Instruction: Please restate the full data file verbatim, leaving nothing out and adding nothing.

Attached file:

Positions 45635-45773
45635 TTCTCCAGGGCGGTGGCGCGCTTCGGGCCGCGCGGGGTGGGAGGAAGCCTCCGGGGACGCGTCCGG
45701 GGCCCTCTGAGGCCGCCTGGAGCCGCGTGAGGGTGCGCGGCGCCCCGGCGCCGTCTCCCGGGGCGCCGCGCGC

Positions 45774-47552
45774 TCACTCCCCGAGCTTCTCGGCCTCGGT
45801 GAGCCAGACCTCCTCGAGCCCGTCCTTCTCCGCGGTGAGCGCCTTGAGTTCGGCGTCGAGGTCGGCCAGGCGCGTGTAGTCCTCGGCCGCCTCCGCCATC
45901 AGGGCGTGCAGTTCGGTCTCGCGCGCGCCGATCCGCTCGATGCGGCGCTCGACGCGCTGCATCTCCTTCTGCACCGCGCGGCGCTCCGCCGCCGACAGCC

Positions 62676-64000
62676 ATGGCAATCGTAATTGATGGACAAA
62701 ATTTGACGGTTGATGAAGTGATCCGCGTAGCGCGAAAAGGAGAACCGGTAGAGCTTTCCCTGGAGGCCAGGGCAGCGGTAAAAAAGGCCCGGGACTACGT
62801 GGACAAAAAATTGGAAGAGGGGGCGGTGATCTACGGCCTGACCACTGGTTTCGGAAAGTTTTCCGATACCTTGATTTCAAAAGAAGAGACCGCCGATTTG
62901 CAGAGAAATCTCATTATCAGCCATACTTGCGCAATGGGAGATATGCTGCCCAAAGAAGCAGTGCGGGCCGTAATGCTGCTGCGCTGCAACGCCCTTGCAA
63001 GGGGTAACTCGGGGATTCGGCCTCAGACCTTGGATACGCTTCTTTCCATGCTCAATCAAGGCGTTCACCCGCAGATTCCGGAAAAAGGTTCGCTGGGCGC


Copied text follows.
Positions 45635-45773
45635 TTCTCCAGGGCGGTGGCGCGCTTCGGGCCGCGCGGGGTGGGAGGAAGCCTCCGGGGACGCGTCCGG
45701 GGCCCTCTGAGGCCGCCTGGAGCCGCGTGAGGGTGCGCGGCGCCCCGGCGCCGTCTCCCGGGGCGCCGCGCGC

Positions 45774-47552
45774 TCACTCCCCGAGCTTCTCGGCCTCGGT
45801 GAGCCAGACCTCCTCGAGCCCGTCCTTCTCCGCGGTGAGCGCCTTGAGTTCGGCGTCGAGGTCGGCCAGGCGCGTGTAGTCCTCGGCCGCCTCCGCCATC
45901 AGGGCGTGCAGTTCGGTCTCGCGCGCGCCGATCCGCTCGATGCGGCGCTCGACGCGCTGCATCTCCTTCTGCACCGCGCGGCGCTCCGCCGCCGACAGCC

Positions 62676-64000
62676 ATGGCAATCGTAATTGATGGACAAA
62701 ATTTGACGGTTGATGAAGTGATCCGCGTAGCGCGAAAAGGAGAACCGGTAGAGCTTTCCCTGGAGGCCAGGGCAGCGGTAAAAAAGGCCCGGGACTACGT
62801 GGACAAAAAATTGGAAGAGGGGGCGGTGATCTACGGCCTGACCACTGGTTTCGGAAAGTTTTCCGATACCTTGATTTCAAAAGAAGAGACCGCCGATTTG
62901 CAGAGAAATCTCATTATCAGCCATACTTGCGCAATGGGAGATATGCTGCCCAAAGAAGCAGTGCGGGCCGTAATGCTGCTGCGCTGCAACGCCCTTGCAA
63001 GGGGTAACTCGGGGATTCGGCCTCAGACCTTGGATACGCTTCTTTCCATGCTCAATCAAGGCGTTCACCCGCAGATTCCGGAAAAAGGTTCGCTGGGCGC